Kazakhstan 2004

Kazakhstan People

Yearbook 2004

Kazakhstan. According to CountryAAH, the total population in Kazakhstan is 18,776,718 people in 2020. The United Nations Development Program (UNDP) warned at the beginning of the year that the Balchas Lake in eastern Kazakhstan could dry out in the same way as the Aral Sea. Lake Balchasj is Central Asia’s second largest lake, but according to media reports in Kazakhstan, its area has decreased by over 2,000 km 2. The reason is mainly overuse. The lake receives most of its water from the Ili River, which flows to Kazakhstan from China, where water use is growing rapidly in line with economic development.

During the year, the construction of an approximately 300 km long oil pipeline to China was underway. The pipeline will allow Kazakhstan to export oil from the rich deposits in the Caspian Sea to China’s growing energy market. At the same time, Kazakhstan announced plans for a multi-hundred-mile railway line, which will provide faster transportation from China to Europe. According to abbreviationfinder, GOK stands for Kazakhstan in text.


Inflation rate 7.40%
Unemployment rate 5%
Gross domestic product (GDP) $ 478,600,000,000
GDP growth rate 4.00%
GDP per capita $ 26,300
GDP by sector
Agriculture 4.70%
Industry 34.10%
Service 61.20%
State budget
Revenue 18.66 billion
Expenditure 18.02 billion
Proportion of the population below the national poverty line 5.3%
Distribution of household income
Top 10% 23.6
Lower 10% 4th
Industrial production growth rate 1.40%
Investment volume 31.4% of GDP
National debt 20.80% of GDP
Foreign exchange reserves $ 31,440,000,000
Tourism 2014
Visitors 4,560,000
Revenue $ 1,555,000,000

Kazakhstan People

Three opposition parties in Kazakhstan met during a summer in a bloc before the parliamentary elections in September: Kazakhstan’s democratic elections, the Luminous Path (Ak Zhol) and the Communist Party. Their main goal was a decentralization of power gathered in the hands of President Nazarbayev. But the media concentrated its watch on President Otan’s party and on the newly formed party Asar, led by the president’s daughter. According to official results, the president’s party received more than 60% of the vote, Ak Zhol just over 12% and Asar just over 11%. The OSCE election observers stated that the election did not meet international requirements. Among other things, that the media was biased in their coverage during the election campaign. The only opposition politician in the government, Information Minister Altynbek Sarsenbajev, resigned on the grounds that there had been electoral fraud. See 3rjewelry.com for Kazakhstan travel guide.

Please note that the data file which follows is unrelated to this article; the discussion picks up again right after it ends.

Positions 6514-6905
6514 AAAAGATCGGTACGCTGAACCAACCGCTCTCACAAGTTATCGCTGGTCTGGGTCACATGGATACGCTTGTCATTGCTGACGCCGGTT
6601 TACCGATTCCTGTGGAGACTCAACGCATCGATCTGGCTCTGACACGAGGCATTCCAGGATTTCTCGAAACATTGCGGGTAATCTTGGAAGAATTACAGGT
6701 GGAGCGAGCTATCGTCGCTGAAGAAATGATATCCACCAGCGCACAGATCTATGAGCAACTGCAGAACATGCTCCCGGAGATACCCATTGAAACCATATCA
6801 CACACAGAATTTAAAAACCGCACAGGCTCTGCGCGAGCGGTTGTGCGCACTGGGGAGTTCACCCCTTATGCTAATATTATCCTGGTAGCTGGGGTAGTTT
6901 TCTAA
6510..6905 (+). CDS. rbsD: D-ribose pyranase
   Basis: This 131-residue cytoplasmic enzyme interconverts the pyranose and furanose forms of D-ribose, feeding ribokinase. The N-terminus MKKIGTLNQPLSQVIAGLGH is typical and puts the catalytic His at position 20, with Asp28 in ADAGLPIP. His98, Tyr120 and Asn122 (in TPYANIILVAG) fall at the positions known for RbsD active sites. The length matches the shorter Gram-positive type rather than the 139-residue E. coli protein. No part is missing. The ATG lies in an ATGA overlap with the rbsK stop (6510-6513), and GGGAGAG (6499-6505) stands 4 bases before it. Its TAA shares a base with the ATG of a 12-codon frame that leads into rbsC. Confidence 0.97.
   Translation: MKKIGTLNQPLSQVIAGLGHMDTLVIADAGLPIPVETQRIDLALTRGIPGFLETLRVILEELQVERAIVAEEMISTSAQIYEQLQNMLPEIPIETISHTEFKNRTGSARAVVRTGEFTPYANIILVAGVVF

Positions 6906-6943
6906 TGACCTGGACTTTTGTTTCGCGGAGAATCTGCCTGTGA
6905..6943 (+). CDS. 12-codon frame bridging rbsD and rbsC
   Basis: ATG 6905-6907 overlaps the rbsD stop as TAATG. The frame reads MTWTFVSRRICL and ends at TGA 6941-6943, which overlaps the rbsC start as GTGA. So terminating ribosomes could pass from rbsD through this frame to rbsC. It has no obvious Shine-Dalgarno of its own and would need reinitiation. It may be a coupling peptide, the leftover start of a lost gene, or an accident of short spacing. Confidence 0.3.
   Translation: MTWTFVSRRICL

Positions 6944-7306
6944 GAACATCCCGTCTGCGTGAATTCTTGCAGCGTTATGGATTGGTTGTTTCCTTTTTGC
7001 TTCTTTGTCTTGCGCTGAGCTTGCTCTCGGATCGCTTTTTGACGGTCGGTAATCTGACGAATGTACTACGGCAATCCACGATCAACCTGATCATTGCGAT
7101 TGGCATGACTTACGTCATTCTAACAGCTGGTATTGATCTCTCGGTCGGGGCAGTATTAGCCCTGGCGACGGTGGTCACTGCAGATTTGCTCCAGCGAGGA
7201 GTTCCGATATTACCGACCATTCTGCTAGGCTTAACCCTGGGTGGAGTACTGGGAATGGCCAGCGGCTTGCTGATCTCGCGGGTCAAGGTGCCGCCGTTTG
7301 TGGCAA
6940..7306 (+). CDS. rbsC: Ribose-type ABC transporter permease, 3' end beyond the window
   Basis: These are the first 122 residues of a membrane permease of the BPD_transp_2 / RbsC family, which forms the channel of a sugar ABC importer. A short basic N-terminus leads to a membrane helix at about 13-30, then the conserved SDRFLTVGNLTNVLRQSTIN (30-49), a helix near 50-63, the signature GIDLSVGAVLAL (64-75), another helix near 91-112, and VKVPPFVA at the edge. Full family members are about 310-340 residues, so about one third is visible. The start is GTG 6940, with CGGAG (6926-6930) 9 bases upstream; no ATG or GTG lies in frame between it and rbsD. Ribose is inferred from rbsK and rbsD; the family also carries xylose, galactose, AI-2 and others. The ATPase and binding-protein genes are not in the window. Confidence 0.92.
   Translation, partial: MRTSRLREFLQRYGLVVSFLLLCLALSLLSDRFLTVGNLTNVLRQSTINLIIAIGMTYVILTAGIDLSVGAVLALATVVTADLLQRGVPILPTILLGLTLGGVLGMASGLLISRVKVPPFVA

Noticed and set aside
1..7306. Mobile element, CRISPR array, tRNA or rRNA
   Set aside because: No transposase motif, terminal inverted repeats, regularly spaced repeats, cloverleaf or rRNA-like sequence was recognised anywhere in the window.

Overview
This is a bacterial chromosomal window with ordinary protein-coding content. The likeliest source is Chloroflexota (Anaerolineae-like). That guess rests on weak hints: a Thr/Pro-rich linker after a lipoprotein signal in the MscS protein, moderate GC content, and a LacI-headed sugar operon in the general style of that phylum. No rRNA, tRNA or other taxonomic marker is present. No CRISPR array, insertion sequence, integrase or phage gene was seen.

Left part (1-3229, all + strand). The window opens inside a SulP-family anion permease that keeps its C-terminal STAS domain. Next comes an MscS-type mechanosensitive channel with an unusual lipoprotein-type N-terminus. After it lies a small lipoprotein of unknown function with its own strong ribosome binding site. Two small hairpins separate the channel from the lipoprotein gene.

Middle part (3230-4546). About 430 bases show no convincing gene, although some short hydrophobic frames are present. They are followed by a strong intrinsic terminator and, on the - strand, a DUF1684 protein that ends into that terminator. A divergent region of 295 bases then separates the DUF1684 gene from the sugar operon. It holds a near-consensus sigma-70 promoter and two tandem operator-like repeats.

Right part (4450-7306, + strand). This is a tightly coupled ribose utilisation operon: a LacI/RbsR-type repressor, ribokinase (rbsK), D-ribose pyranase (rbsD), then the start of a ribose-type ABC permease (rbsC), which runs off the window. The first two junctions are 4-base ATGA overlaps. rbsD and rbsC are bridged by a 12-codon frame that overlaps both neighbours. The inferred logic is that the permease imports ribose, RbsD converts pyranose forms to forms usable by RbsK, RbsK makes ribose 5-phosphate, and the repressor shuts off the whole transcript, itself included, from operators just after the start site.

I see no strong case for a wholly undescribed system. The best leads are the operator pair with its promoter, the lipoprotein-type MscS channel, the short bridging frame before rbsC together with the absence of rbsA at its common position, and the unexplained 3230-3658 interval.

In November, two explosive charges were triggered in the presidential party Otan’s premises in Kazakhstan’s largest city Alma-Ata. The Otan leadership claimed that the attacks were intended to create instability in Kazakhstan, and the opposition feared that the regime would use them as a pretext to strengthen its grip on the country’s political life.

Population, society and rights

In 1989, no ethnic group constituted the absolute majority of the Kazakh population, evenly distributed between Kazakhs and Russians. Although the Soviet dissolution led to a massive northward migratory flow of a large part of the Russian minority, it now represents about 24% of the population, and more than 50% in some areas in the northern part of the country. An important presence that is also reflected in the structure of the population by religious belief with 70% Sunni Islamic faith and 26% Orthodox. Minority cults, mainly Buddhist and Jewish, are professed by the remaining 4% of the population.

After 11 September 2001, the authorities imposed strict surveillance on minority cults, subject to stringent registration and monitoring rules; practices defined as ‘silent repression’ by the international NGO Human Rights Watch. Similar restrictions affect the freedom of association and expression of the country’s diverse ethnic identities, as well as non-governmental organizations and opposition movements. In this scenario, the 2012 parliamentary elections and the 2015 presidential elections were no exception, as they were judged neither free nor fair by international observers.

More generally, the level of protection and guarantee of civil and political rights remains inadequate and the transition from the totalitarian system of Soviet origin to a liberal democracy can even be considered in involution. Freedom House has reported slow but steady deterioration over the years. Finally, despite the commitments made by Nazarbayev to stem corruption, the phenomenon remains widespread at all institutional levels.

Despite the evident democratic deficit, a shrewd policy redistributing state resources has ensured the country standard of living and human development. clearly above the regional average. Part of the relevant revenues from the extractive sector was reinvested in the pension, health and education systems. The result is a unique social protection system in the post-Soviet landscape. Furthermore, the creation of a favorable climate for investments by small and medium-sized enterprises has attracted numerous investors, favoring a decrease in the unemployment rate, which reached 5.2% in 2014. The dynamism of the economy and the improvement of the standard of living of the population have induced a reversal of the trend in the national migration rate (which has stood at negative values ​​over the last few years), attracting growing numbers of immigrants from the Central Asian republics and China.